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MUTUAL FUNDS

NAME: KOMAL.D.RANAWAT. STD: T.Y.BCOM DIV: B ROLL NOS: 299

INDEX 1. 2. 3. 4. 5. 6. 7. 8. 9. INTRODUCTION. HISTORY OF MUTUAL FUNDS. CONCEPT OF MUTUAL FUNDS. FLOW CHART. ADVANTAGES OF MUTUAL FUNDS. DISADVANTAGES OF MUTUAL FUNDS. TYPES OF MUTUAL FUNDS SCHEME. ORGANISATION OF MUTUAL FUNDS. FUTURE OF MUTUAL FUNDS IN INDIA.

Introduction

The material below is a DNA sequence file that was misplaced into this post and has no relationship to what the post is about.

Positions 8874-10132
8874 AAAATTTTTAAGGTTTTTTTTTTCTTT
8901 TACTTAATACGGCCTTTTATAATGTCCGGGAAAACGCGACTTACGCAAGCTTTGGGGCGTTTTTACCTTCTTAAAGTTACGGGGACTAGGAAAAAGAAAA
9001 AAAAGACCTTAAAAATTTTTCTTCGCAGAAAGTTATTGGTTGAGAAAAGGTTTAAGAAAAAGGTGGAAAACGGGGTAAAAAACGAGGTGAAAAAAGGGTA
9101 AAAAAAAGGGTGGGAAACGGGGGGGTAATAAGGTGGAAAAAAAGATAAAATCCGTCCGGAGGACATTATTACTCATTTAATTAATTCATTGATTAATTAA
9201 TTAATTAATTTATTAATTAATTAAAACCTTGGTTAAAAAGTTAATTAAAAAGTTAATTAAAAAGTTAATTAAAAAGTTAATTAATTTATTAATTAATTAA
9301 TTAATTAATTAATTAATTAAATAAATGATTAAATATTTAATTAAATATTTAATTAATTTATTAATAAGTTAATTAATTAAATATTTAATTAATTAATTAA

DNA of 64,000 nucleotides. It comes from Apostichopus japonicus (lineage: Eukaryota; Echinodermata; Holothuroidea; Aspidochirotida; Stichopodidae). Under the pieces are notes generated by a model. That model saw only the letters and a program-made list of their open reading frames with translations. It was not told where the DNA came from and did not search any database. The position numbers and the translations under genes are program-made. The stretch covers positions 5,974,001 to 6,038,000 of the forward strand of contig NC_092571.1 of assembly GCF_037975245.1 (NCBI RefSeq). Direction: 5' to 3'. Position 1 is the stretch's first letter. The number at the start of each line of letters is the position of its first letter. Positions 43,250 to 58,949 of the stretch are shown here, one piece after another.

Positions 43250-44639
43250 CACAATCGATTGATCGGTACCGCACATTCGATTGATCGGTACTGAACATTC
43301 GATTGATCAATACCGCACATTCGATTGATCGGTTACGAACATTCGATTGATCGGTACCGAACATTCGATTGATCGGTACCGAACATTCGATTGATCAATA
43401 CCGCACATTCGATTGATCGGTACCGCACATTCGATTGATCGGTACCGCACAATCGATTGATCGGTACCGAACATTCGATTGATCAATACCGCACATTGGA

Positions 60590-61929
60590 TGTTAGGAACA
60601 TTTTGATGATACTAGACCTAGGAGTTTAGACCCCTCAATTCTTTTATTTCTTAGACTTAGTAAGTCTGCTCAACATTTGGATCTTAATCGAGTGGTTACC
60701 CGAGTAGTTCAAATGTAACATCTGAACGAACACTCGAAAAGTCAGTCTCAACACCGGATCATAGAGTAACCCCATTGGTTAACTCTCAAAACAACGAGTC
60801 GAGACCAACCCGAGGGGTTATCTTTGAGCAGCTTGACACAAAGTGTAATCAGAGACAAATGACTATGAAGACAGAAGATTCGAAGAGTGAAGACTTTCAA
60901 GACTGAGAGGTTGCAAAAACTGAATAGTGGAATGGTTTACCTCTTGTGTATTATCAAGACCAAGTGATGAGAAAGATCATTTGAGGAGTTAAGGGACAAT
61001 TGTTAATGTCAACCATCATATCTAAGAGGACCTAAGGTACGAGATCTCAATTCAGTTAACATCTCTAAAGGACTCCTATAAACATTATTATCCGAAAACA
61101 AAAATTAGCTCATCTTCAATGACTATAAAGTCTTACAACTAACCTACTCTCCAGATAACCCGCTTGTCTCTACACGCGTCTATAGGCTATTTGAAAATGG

Investment in a portfolio can take different forms. An investor can either invest directly in securities, or can through an investment company, also referred to as mutual funds. An investment company is a financial intermediary that collects money from investors and invest in various securities on their behalf. The returns from these investments are passed on to the investors, either periodically, or at the end of a specified time period. The investment company charges fees for its services, referred to as management fees. Investment companies are of 2 kinds- closed-end and open-end. Closed end investment companies have a limited investment horizon. The investors invest in the investment company for a specified time period, and the investment company manages the investment for the said duration. At the end of the duration the investments are liquidated and the investors receive the funds along with the returns. In the USA, the closed ended investment companies are referred to as closed-end mutual funds. In UK they are called investment trusts.Internationally, the regulations allow the closed-end mutual funds to raise funds only through share capital, ie , they are not allowed to raise funds through debt. The share capital of such companies and hence their invisible funds, remain constant throughout their life. They neither sell their shares after the initial funds raising, nor buyback their shares during their specified investment horizon. Liquidity is provided to the investors by trading the companys share in the secondary market. The shares are freely transferable. Open-ended investments companies have a unlimited investment horizon. They sell and buyback their shares at regular intervals throughout their existence. Hence their invisible funds or portfolio size keeps on changing. In addition, these companies can take debt on their books. ( in India however neither type of investment companies are allowed to borrow money except for certain specified uses and for a specified maximum period). These openend investment companies are called as mutual fund in the US and unit trusts in UK. Since liquidity is provided by the funds themselves, the shares are not traded on secondary market. The returns generated on the funds are regularly paid out to the investors. In India both close ended and open ended investment companies are called as mutual funds. Except the unit trust of